If you have been using an SSD drive and have been impressed with its performance, you have only touched the surface when it comes to extreme storage performance. The new generation M.2 NVMe SSD drives deliver up to 2,500 MB/s read speed, while the best SSD drives will cap at 500 MB/s, if that. That’s over 5x performance you would be getting with M.2 NVMe! So imagine booting up your operating system in a matter of seconds and using that extreme performance for cashing and other read/write-intensive operations. You know where your Lightroom catalog would live!

But there is something you have to keep in mind – not all M.2 drives are the same! There are plenty of cheap M.2 drives that are no different than a regular SSD drive in terms of performance. They have the M.2 form factor, but performance-wise, only deliver the performance of a regular SATA SSD drive. When shopping for M.2 drives, you must make sure to buy either NVMe or AHCI and not SATA.

So when it comes to storage, your best bet would be to either go with an ultra-fast M.2 card (based on NVMe), or an NVMe-based drive card that will sit on one of the PCIe slots. Both motherboards support either configuration.

As for the choice of an M.2 SSD unit, the new Samsung 950 PRO series PCIe NVMe M.2 is an absolute monster. With its impressive 2,500 MB/s read speed and 1,500 MB/s write speed, this is one of the fastest drives you can buy under $400.

Size-wise, I would not settle for anything less than 512 GB. Yes, that’s pricey, but 256 GB won’t cut it for large catalogs, especially if you are planning to generate full size JPEG previews (and you should, if you want ultra-fast Lightroom performance – see this article for more details).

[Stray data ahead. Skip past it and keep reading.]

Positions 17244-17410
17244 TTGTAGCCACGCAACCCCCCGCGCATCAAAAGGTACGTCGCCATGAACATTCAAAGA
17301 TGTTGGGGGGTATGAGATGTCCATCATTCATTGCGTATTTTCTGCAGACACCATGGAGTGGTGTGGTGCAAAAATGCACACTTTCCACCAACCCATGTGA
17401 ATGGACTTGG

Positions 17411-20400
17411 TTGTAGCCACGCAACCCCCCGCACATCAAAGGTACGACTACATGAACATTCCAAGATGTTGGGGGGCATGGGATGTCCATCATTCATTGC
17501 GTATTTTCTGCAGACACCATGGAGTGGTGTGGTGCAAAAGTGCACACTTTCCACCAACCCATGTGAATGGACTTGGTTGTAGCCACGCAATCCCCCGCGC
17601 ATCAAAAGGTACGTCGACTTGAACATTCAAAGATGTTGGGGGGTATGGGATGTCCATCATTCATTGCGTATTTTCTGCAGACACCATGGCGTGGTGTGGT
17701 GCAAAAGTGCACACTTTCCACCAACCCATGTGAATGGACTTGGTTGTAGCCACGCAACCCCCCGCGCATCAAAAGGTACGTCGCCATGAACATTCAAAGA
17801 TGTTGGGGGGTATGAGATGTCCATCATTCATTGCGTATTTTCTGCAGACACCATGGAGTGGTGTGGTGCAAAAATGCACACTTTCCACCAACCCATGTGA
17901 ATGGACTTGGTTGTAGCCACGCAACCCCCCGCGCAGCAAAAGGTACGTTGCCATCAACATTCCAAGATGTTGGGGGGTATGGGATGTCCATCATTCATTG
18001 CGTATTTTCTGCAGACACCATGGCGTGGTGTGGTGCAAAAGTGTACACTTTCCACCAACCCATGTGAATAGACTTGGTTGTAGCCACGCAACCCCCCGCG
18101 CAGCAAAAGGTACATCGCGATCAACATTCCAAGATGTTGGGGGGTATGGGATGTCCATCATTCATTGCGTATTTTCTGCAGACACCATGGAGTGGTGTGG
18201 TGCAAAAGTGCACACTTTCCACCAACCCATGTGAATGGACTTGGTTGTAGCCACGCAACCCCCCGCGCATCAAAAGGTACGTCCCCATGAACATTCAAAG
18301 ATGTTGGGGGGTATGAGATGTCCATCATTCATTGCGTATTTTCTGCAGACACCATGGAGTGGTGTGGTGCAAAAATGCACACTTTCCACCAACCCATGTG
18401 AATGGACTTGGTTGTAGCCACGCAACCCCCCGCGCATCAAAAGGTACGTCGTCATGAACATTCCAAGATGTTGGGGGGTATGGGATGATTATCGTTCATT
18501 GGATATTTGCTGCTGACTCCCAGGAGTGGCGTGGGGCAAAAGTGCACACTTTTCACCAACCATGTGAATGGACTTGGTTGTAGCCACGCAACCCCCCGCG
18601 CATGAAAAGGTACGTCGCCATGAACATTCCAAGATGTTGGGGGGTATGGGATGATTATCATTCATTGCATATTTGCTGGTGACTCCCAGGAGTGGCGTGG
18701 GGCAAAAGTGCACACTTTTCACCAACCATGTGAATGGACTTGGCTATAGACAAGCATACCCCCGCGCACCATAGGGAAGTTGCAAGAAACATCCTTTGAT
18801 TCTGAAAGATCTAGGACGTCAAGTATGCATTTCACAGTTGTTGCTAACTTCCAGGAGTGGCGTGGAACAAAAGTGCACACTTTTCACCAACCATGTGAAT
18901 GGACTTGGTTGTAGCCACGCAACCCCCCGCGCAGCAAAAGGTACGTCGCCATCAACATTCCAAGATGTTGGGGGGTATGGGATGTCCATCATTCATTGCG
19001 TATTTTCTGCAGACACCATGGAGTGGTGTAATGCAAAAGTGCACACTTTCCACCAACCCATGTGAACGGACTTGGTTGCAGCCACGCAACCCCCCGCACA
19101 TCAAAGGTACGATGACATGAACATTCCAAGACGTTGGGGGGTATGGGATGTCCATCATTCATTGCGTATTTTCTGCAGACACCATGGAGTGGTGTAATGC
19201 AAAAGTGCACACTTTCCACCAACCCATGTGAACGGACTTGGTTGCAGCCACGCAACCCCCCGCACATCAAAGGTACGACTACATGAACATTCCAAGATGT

For the second slot, I personally would get another 950 PRO M.2, but that’s obviously going to get pretty expensive. Just imagine pairing these up in a RAID 0 configuration! (Note: you will need to have RAID support enabled from the motherboard BIOS in order to be able to boot a pair of M.2s in RAID 0) Absolute insanity! Now the 256 GB version of the Samsung 950 PRO M.2 sells for less than $200 right now, but boy, you do lose quite a bit of write speed by going with that. So in a way, going with a dual 512 GB setup would be the ultimate choice now.

4) SSD / HDD Storage

If you don’t mind the high price tag, my top choice would be the Samsung 850 EVO 1 TB SSD drives. Until new, faster and larger drives hit the market, the 1 TB 850 EVO still gives the best value at the moment, going for less than $400 a pop. If budget is not an issue and you want to double that storage, the 2 TB version currently retails for around $750.